Saturday, July 14, 2012

SAC: Paper charts vs Raymarine chartplotter vs iNavX on iPad / iPhone

Its a good idea not to rely on a single source of navigational information.

To sail to the Arctic Circle we had charts in paper form, plus chartplotter plus iNavX on iPad. On the last day before leaving in a moment of you-can't-be-too-careful I also bought the charts for iNavX on my iPhone as well.

So how did they compare?

Paper Charts

It's a good idea to have these just in case of a catastrophic failure of the electrical system and we did get them out from storage as we progressed along our route. However we didn't actually use them much, apart from when planning approaches to land, and then mostly by Tristan as I'd just pull out my always to hand iPhone.

A backup then, not the primary tool for navigation.

Raymarine Chartplotter

This was in practice the main navigation tool, located as it was on the chart table handy for the log book. It was also integrated into the other electronics, such as the VHF's DSC, the radar and the AIS (which stands for Automatic Identification System). The AIS meant that if the radar spotted something you usually could put the cursor over the target and get the ship name, heading etc and if necessary could call them over the VHF by name.

The data it used was Navionics, so actually the same charts as used by the iPhone and iPad.

Generally it worked well though there were some weird things. As previously blogged at times the change in latitude and COG were not consistent and that was worrying, particularly, such as when trying to make Reykjavik without tacking, it mattered.

The AIS sometimes seemed to think the empty seas not worth waking up for and fail to work, plus the radar could interfere with the GPS lock, but it did its job (unless you really, really needed a COG that you could trust).

iNavX on iPad

I was pretty pleased with this. It had the same Navionics chart as the chartplotter and could do similar calculations of COG, manage waypoints, routes etc. While it didn't connect to the radar and AIS it has the ability to do so (wirelessly I guess) plus it had the ability to download weather data in GRIB form.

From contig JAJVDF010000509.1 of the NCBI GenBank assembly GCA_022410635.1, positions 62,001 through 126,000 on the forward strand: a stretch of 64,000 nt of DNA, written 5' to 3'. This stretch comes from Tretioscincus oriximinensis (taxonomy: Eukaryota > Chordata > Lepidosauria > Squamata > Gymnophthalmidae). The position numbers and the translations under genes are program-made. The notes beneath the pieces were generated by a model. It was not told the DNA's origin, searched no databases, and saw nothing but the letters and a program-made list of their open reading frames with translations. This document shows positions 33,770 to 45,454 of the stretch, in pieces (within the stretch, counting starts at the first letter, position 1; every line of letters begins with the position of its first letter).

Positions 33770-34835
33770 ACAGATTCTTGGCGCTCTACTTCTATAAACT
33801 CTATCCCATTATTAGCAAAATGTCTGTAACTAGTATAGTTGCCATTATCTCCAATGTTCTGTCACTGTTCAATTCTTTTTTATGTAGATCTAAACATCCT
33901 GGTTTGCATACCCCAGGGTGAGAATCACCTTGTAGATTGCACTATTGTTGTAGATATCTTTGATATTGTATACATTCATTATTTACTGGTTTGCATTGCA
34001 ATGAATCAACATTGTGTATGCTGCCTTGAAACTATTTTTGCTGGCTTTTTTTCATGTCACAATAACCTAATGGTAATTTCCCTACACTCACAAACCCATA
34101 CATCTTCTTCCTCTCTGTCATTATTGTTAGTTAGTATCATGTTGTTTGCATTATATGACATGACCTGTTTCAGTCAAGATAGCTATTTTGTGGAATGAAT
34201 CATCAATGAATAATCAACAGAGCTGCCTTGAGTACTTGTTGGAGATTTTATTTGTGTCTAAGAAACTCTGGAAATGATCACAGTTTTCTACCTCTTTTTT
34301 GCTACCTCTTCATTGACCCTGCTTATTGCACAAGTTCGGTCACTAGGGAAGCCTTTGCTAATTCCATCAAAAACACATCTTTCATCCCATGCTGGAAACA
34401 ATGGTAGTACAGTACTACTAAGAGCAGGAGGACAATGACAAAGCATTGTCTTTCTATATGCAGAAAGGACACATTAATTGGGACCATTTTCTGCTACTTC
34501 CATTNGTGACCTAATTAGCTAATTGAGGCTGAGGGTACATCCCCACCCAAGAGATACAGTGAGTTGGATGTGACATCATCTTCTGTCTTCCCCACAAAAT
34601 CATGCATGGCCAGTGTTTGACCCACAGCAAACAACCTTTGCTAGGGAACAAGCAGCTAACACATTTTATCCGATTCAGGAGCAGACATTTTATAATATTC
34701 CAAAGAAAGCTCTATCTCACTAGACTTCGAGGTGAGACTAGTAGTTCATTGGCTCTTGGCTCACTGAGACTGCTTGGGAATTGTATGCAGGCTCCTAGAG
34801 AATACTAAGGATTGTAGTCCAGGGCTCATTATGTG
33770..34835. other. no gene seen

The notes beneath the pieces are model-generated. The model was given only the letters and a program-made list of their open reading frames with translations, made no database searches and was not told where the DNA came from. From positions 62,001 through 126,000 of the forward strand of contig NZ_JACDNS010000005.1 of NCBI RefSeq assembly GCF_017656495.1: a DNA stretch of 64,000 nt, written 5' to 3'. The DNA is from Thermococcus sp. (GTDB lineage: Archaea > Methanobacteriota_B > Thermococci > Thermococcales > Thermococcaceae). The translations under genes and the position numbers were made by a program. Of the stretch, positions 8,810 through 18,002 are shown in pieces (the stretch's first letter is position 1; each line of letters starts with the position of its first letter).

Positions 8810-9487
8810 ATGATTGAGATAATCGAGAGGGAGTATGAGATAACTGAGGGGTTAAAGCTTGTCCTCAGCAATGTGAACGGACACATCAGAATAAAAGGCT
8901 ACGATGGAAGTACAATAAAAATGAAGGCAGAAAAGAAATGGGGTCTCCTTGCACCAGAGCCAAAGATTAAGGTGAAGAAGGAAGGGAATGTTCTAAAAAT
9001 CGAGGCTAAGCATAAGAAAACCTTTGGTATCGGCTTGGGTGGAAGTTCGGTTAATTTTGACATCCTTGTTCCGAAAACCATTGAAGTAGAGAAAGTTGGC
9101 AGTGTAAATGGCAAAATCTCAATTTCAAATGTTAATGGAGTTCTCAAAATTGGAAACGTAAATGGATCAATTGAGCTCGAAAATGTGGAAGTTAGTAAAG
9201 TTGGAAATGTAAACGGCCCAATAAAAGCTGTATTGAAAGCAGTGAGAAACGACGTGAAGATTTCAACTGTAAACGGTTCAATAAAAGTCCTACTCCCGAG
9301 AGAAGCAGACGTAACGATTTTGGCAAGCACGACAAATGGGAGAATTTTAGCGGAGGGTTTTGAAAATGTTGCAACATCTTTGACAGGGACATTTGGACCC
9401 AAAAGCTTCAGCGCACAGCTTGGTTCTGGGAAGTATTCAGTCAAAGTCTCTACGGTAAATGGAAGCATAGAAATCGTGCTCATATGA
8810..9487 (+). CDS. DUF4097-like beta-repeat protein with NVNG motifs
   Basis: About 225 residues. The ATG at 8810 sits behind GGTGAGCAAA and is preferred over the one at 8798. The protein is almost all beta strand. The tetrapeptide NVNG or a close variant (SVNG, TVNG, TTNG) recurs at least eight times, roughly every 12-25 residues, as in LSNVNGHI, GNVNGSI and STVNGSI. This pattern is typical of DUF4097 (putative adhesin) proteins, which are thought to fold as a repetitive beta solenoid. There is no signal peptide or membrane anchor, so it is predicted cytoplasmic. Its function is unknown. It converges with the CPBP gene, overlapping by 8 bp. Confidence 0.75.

It could also be used safely on deck due to the waterproof case which for pilotage, for example through the Faroe Islands (above), was pretty useful. It created the track which could then be exchanged via Transverse with the iPhone (and vice versa) or emailed in KML format.

This was all great but using the iPad with GPS on all through the Faroes drained the battery and then when plugged into the 12 volt socket it went all "I'm too magical for this dirty power supply" and refused to re-charge, which meant it was useless until Iceland.

Yes I did test it out on Goldeneye, but alas while attached to shore power.

Moral of story: test electronics when disconnected from shore power.

iNavX on iPhone

The iPhone was a bit more tolerant of the low amps and varying voltages of the yacht's power supply and charged just fine. The software was similar but not exactly identical to that on the iPad - sometimes in a better way (for example its easier to say "Goto waypoint" on the iPhone than iPad). Again the charts were from Navionics.

Of course the screen's a lot smaller but when the magical iPad gave up we had to rely on it for downloading and viewing GRIBS. So that last minute urge to have the iPhone as a backup to the iPad turned out to be a good one.

However the next / back on-screen buttons for the GRIBs were way too small.

There was one strange omission on iNavX on both iPad and iPhone which was the lack of tidal data (or at least I couldn't find it). But if you downloaded the Navionics application (chart) you could click on the map and see tidal flow and direction.


Paper charts seem expensive when you consider how they're not often used, but then they're like EPIRBs, you need then to be there just in case.

But Navionics did rather well out of us as we bought the same data four times (chartplotter, iNavX iPad, iNavX iPhone, Navionics app iPhone) which all added up.

There was no ideal do it all solution, and maybe its not right to rely on just the one. The iPad was pretty good, but would be better iNavX also had tidal flows and the magical device could be recharged.

The reality was that the Raymarine chartplotter was what we used the most, integrated as it was with the rest of the yacht's systems.

However think of this: as we approached Reykjavik the only device onboard that could reliably give us our COG and determine whether we should tack or not was a phone.


O Docker said...

Sometimes the best insurance with finicky chargers is to carry a low-power inverter and to plug the device charger you'd use ashore into that.

But even a discharged iPad can be used to measure COG. Just tie it to a float with a line long enough to reach the bottom and toss it overboard. Take a bearing on the float as it recedes astern, and the reciprocal will be COG.

JP said...

Two top tips there, O'Docker